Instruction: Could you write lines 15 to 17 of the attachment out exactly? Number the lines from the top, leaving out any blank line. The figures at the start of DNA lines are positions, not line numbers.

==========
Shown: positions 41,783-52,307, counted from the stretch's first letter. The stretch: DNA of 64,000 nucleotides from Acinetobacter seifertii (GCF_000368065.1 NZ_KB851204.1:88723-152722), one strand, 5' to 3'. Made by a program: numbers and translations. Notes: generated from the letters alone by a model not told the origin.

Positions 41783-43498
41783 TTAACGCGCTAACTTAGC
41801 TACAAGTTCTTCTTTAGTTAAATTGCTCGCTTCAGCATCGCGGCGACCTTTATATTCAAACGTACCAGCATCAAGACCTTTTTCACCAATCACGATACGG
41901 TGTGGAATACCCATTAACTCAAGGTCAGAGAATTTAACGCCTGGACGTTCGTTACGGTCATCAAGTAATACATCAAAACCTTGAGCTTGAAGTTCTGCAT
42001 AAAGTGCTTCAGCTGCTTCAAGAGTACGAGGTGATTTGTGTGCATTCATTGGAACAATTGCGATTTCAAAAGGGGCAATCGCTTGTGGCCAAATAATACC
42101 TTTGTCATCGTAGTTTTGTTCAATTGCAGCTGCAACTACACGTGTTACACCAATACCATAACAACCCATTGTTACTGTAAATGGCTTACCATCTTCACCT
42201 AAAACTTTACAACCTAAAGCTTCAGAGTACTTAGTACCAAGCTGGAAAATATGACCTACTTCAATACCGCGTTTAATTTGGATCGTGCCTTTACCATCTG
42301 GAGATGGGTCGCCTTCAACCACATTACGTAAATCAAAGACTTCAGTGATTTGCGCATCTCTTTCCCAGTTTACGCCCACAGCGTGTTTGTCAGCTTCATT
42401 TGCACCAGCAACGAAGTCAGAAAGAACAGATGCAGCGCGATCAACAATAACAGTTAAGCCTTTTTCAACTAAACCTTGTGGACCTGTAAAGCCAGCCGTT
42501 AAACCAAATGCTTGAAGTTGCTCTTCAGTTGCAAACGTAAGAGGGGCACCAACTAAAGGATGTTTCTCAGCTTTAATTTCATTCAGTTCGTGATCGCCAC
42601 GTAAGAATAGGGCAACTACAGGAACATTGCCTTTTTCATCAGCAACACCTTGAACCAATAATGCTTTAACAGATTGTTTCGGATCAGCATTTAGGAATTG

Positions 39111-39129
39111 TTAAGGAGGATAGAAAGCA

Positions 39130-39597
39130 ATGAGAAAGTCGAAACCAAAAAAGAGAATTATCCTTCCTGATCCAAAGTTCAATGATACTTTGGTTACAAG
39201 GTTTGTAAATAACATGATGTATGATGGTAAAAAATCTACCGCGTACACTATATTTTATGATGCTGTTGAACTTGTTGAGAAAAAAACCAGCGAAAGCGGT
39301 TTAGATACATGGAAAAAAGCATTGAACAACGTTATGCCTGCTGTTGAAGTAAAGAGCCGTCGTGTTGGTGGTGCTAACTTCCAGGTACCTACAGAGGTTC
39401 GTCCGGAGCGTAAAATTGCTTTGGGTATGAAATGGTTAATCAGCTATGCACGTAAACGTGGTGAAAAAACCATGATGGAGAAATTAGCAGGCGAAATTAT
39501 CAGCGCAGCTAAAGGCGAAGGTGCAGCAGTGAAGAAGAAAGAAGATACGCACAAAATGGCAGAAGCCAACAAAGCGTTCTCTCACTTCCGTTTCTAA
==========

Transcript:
Positions 39130-39597
39130 ATGAGAAAGTCGAAACCAAAAAAGAGAATTATCCTTCCTGATCCAAAGTTCAATGATACTTTGGTTACAAG
39201 GTTTGTAAATAACATGATGTATGATGGTAAAAAATCTACCGCGTACACTATATTTTATGATGCTGTTGAACTTGTTGAGAAAAAAACCAGCGAAAGCGGT